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Wednesday, May 29, 2024


Lower Asked to Slow Traffic on Seagrove Avenue

Christopher South
Dr. Ben Werner, a homeowner on Seagrove Avenue, asked Lower Township to consider traffic calming measures on his street, where he said the neighbors all consider speeding a problem.

By Christopher South

VILLAS – A representative of property owners along Seagrove Avenue near Cape May Point have asked the Lower Township Council to install speed humps to slow traffic on the quiet residential street.

Dr. Ben Werner told the council April 15 that nearly a year ago, every resident of Seagrove Avenue signed a petition asking for the township to install speed humps, which according to the National Association of City Transportation website are 3 to 4 inches high and have a slope of 3 to 6 feet; they are designed to slow vehicles down to between 15 and 20 mph.

Werner said he did not receive any response from Lower Township and this year dropped off the petitions at the Public Works Department, again without getting a response. He said Cape May Point had installed a “low speed bump” to slow down cars. He requested that the township install three speed humps on Seagrove.

Seagrove resident Kit Marlowe, speaking by phone on April 17, said Lighthouse Avenue in Cape May Point has two speed humps between Seagrove and Sunset Boulevard. He said he recalled signing the petition a year ago.

Marlowe described Seagrove as “a little over half a mile” long, and while the speed limit is 25 mph, he believes some people drive 45 to 50 mph. He said there was a car rally a few years ago that met at the Cape May Point Lighthouse and then left via Seagrove Avenue.

“They were all doing like 50,” he said.

Seagrove is often used as a shortcut off Sunset Boulevard or, as Marlowe said, people choose it because the paving is better than on Sunset. He also said there is a lot of bicycle and pedestrian traffic on Seagrove, many of them tourists, who are endangered by fast-moving vehicles.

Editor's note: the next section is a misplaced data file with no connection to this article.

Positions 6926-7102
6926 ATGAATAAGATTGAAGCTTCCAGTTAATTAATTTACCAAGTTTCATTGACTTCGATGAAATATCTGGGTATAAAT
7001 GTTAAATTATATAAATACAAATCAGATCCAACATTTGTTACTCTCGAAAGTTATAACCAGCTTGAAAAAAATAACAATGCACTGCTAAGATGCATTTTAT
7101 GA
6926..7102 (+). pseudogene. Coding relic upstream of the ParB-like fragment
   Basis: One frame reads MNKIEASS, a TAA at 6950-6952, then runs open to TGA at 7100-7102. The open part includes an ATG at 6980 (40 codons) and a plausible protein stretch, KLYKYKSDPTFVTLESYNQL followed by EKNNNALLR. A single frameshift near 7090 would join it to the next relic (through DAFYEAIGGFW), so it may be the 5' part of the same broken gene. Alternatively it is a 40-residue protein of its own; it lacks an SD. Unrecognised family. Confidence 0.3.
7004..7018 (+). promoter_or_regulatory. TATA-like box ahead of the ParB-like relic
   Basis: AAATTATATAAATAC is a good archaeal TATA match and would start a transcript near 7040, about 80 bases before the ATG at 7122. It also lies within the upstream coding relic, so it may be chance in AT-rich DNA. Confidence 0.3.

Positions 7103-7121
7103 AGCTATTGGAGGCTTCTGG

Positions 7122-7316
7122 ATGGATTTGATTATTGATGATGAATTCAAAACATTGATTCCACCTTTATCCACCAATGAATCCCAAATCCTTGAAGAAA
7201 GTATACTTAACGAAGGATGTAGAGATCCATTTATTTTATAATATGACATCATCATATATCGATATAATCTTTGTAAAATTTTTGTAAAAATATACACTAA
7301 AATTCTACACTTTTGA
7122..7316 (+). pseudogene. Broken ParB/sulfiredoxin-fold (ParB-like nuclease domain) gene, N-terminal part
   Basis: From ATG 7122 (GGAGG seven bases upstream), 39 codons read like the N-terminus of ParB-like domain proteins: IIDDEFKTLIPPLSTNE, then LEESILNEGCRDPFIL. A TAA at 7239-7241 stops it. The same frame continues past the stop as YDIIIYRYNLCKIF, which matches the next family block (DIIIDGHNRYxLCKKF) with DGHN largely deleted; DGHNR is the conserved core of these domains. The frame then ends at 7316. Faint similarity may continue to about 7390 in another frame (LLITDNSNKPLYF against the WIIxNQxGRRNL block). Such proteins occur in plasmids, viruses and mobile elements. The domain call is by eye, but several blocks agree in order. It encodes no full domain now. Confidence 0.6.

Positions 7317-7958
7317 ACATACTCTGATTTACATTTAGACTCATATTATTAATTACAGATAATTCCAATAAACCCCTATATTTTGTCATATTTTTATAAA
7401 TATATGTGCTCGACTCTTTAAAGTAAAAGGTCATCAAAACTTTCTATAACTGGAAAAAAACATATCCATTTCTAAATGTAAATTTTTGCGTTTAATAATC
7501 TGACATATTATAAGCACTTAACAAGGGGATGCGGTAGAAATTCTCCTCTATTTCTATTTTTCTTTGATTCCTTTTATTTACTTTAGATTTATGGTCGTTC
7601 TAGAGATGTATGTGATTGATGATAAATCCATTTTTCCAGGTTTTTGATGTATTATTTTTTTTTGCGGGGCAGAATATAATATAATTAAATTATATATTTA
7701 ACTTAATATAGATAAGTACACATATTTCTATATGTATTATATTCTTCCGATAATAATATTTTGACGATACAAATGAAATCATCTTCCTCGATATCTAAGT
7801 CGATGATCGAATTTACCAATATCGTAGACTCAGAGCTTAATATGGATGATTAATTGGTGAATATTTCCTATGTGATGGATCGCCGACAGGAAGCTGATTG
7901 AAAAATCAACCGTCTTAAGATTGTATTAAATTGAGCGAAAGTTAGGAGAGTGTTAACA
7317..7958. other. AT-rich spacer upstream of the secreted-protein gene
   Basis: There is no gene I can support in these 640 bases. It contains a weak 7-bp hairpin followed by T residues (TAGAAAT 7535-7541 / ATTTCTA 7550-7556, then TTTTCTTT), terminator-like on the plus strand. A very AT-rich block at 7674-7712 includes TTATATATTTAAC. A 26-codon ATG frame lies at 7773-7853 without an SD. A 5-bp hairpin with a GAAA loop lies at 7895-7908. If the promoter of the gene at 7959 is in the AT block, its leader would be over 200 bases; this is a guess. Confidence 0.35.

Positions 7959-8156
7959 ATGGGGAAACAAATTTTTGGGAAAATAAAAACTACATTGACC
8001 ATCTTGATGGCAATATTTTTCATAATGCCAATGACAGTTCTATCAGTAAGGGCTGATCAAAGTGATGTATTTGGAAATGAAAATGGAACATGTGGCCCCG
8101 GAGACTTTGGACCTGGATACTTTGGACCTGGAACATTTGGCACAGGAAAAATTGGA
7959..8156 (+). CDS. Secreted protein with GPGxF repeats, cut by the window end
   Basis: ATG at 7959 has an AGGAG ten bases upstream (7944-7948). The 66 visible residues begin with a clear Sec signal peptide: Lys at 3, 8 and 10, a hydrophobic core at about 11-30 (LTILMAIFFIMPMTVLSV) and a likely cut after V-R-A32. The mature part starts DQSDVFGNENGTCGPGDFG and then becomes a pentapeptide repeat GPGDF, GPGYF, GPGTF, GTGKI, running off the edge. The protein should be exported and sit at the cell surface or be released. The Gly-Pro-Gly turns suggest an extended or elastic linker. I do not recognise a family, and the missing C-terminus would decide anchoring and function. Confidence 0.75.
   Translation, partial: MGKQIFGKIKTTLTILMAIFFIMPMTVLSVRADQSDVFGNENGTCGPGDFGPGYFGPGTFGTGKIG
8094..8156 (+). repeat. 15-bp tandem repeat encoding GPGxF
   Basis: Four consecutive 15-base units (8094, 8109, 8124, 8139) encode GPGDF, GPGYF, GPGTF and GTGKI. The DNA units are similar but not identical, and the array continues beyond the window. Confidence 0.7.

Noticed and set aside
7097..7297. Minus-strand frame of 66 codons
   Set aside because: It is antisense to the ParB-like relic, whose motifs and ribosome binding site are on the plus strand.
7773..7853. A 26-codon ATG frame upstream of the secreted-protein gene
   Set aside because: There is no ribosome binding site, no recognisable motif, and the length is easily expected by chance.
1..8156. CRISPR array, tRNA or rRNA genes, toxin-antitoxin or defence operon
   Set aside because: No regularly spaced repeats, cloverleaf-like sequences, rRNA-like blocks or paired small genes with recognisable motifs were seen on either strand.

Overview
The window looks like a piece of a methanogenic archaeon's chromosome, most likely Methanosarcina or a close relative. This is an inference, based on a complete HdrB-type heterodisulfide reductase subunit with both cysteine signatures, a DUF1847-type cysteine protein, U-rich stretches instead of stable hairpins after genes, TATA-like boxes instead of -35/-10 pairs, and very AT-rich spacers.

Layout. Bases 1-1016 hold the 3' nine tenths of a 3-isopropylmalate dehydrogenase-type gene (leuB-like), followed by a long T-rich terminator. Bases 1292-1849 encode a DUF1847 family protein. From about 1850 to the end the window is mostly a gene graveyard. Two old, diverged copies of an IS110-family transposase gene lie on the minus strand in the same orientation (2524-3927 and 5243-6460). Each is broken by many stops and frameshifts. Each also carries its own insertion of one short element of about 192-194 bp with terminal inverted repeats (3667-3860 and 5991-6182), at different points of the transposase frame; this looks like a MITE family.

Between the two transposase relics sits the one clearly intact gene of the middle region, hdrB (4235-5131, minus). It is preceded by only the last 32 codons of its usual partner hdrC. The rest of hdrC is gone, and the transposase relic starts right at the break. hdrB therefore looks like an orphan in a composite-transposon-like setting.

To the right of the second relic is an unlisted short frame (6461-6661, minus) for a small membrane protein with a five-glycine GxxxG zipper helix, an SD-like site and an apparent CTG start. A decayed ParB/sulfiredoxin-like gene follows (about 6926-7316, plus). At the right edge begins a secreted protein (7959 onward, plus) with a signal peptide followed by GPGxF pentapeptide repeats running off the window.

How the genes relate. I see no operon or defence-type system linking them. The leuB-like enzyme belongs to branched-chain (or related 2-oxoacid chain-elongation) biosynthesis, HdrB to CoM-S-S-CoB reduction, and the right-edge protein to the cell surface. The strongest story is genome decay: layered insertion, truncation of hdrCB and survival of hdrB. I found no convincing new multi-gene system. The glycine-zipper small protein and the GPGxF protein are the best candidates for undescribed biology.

Werner told the council the road situation has been complicated by the new entrance to Cape May Point State Park, with some vehicles backing out of the park entrance onto Seagrove. Marlowe said the parking area is small, holding 18 to 25 cars, but he believed cars could turn around there.

Mayor Frank Sippel said he and Township Manager Mike Laffey took a drive down Seagrove – or “Sea Grove” Avenue, as the sign says at the Cape May Point end of the street. Sea Grove was the original name of Cape May Point.

“I know it’s a cut-through to get to Cape May Point,” Laffey said, adding that township officials traveled Seagrove Avenue several times recently for meetings at the Cape May Point Firehouse.

Laffey said he is not sure how the township will handle the matter. He said there are other areas in the township where people would want speed humps, and when the township does surveys, it finds it is often the residents of the street who are speeding the most. He said he would speak to Police Chief Kevin Lewis about what might be done to combat speeding on Seagrove.

“Perhaps enforcement is the thing to do,” Laffey said. “Maybe do an overall presence.”

Contact the reporter, Christopher South, at or 609-886-8600, ext. 128.


Christopher South is a reporter for the Cape May County Herald.

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